_ $800,000. This ….
_ $800,000. This “growth” plan would keep taxes between $2.08 and $2.7 million with a higher mil rate for the first three years, between $10.48 and $10.53. In school years 2023-24 and 2025-26, the tax rate would fall to $7.89 and $9.07. This plan would pay for all of the “survival” plan items but also install a paint booth in the ag shop, replace asbestos flooring and increase high school electives and technology.
_ $1.2 million. This “evolution” option would increase taxes between $2.39 and $2.87 million with mil rates increasing between $11.08 and $11.12 in the first three years and falling to $9.08 and $10.24 in years four and five. This option would include all of the “survival” and “growth” plan improvements, but also updating the auditorium sound and lighting systems, hiring more educational aides, funding a handicap accessible playground and improving maintenance.
Neither of the plans includes extending the school district’s debt service, which the school board may yet possibly approve. All three plans, however, use a $400,000 surplus in the school district’s debt service fund to moderate taxes for the first three years. Each of the proposals uses the surplus in different ways. The plans all assume that the district’s three-year average pupil count will increase from 539 this year to 555 next year, but, after that, slowly erode to 529 by the 2025-2026 school year.
The “survival” and “evolution” plans increase the district’s current $583,708 fund balance to $698,117 and $933,347, respectively, after five years. The “growth” plan, however, would drain the fund balance down to $461,368 in the same time frame.
District bookkeeper Morgan Mueller told school board members that the survey was needed because it was hard to figure out how much Edgar Public Schools should ask the public for in a referendum. She said the district had cut staff and programs over the years to balance the district budget under state revenue caps. These cuts include five teachers, including a business education teacher at the high school, ending field trips and out-of-building professional development for teachers.
Guden recommended the school board convene a community meeting on Wednesday, Jan. 13, 6 p.m. to discuss results of the public survey and four days later on Jan. 20 vote on the wording of a referendum for the April 6 ballot.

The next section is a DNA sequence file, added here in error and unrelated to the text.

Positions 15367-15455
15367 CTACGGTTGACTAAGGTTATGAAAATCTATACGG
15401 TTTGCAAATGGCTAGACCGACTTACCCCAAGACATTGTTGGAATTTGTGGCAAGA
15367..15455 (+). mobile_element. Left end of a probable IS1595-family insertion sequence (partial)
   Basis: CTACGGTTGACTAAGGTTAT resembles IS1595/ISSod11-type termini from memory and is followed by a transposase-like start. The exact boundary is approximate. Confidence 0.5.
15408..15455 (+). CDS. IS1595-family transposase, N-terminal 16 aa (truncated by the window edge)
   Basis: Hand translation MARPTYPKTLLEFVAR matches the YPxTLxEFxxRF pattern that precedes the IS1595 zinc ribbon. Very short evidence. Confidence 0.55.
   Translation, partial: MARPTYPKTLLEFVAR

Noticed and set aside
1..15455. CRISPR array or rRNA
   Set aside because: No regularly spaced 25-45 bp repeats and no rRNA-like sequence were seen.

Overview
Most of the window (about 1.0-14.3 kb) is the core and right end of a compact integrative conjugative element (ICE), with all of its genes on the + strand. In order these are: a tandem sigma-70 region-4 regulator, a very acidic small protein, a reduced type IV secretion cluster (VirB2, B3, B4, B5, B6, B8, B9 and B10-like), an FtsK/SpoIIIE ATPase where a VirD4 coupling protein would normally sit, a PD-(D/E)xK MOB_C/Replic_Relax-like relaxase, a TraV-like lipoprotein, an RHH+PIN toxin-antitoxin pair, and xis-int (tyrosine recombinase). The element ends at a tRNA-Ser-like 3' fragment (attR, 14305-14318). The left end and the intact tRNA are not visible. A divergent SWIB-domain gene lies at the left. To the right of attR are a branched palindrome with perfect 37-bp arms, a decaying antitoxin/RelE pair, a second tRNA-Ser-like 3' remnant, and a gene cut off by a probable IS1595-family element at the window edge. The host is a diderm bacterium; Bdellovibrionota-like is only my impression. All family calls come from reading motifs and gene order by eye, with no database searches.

In board discussion, members said that referendum supporters needed to engage the public and make people aware that a referendum is on the April ballot.
“We need to get out to the people,” said board president Bill Dittman.
In other school board business:
_ Administrator Guden said the school would enforce COVID-19 student quarantines on a case by case basis after the Centers for Disease Control, Department of Health Services and Marathon County Health Department said seven and 10 day quarantines can replace a 14-day quarantine. She said a 14-day quarantine was the “gold standard” but seven and 10 quarantines can work if a student/staff member has no symptoms and maintains a six foot distance from others. Guden said she didn’t think the school could expect elementary school students to observe social distancing.
She noted that Edgar Public Schools currently has no active COVID-19 cases.
_ Elementary principal Lisa Witt said staff from the Wisconsin Math Institute visited Edgar Public Schools for a third time to talk to teachers about curriculum and enrichment.
_ High school principal Tom Mc-Carty said juniors had recently taken a practice ACT test. The real test will be given in the spring.
He said Edgar was participating with Athens in a wrestling co-op team. McCarty said all wrestling teams will have three dual meets in December and three in January. The WIAA, he said, has not decided on whether there will be a wrestling state tournament.
_ Board members approved 16 students getting 48 credits through Early College Credit courses.
_ Board members named Tom Bauman and Tyler Engel as co-coaches for the boys JV2 basketball team.
_ Administrator Guden said Edgar Public Schools held a state-required “soft” security lockdown where students stayed in rooms, but, due to COVID- 19, were not required to huddle together in a classroom corner.
_ Board members approved a contract for parents to transport a student for $7.72 per day.